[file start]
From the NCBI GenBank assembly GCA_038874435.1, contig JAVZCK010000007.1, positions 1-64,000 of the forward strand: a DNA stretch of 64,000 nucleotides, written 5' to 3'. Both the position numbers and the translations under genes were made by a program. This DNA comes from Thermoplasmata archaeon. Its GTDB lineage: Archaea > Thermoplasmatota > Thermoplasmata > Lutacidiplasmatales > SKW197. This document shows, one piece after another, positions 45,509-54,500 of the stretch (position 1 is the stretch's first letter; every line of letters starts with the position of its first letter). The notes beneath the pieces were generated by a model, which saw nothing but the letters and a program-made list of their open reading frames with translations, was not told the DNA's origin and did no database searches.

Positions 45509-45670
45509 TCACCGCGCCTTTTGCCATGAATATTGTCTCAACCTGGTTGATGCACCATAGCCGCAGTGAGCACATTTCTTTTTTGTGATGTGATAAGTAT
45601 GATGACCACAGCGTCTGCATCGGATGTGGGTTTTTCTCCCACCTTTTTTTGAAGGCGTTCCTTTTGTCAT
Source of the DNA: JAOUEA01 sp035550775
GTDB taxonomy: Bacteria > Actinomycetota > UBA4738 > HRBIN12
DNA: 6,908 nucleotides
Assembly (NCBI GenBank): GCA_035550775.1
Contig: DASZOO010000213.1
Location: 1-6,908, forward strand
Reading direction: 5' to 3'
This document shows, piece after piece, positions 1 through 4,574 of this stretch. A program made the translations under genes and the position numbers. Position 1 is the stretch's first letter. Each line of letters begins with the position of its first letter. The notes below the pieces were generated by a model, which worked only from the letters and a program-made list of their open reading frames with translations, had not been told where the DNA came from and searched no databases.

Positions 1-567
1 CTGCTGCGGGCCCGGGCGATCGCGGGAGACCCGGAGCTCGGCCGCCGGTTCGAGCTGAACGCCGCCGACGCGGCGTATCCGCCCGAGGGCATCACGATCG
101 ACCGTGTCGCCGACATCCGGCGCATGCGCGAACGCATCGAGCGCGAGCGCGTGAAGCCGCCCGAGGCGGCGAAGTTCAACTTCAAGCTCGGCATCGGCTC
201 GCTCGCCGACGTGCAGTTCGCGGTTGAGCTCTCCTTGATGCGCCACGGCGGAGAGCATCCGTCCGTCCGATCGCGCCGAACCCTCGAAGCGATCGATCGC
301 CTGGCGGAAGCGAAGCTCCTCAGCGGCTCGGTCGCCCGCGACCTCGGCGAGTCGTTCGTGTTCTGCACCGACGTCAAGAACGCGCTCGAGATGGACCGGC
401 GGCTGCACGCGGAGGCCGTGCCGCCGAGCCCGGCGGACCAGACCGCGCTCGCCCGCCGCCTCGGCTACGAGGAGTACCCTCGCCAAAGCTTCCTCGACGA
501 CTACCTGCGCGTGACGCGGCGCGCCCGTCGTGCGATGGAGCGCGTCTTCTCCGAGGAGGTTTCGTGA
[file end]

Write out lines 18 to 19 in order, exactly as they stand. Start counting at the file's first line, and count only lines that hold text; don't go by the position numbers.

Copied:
401 GGCTGCACGCGGAGGCCGTGCCGCCGAGCCCGGCGGACCAGACCGCGCTCGCCCGCCGCCTCGGCTACGAGGAGTACCCTCGCCAAAGCTTCCTCGACGA
501 CTACCTGCGCGTGACGCGGCGCGCCCGTCGTGCGATGGAGCGCGTCTTCTCCGAGGAGGTTTCGTGA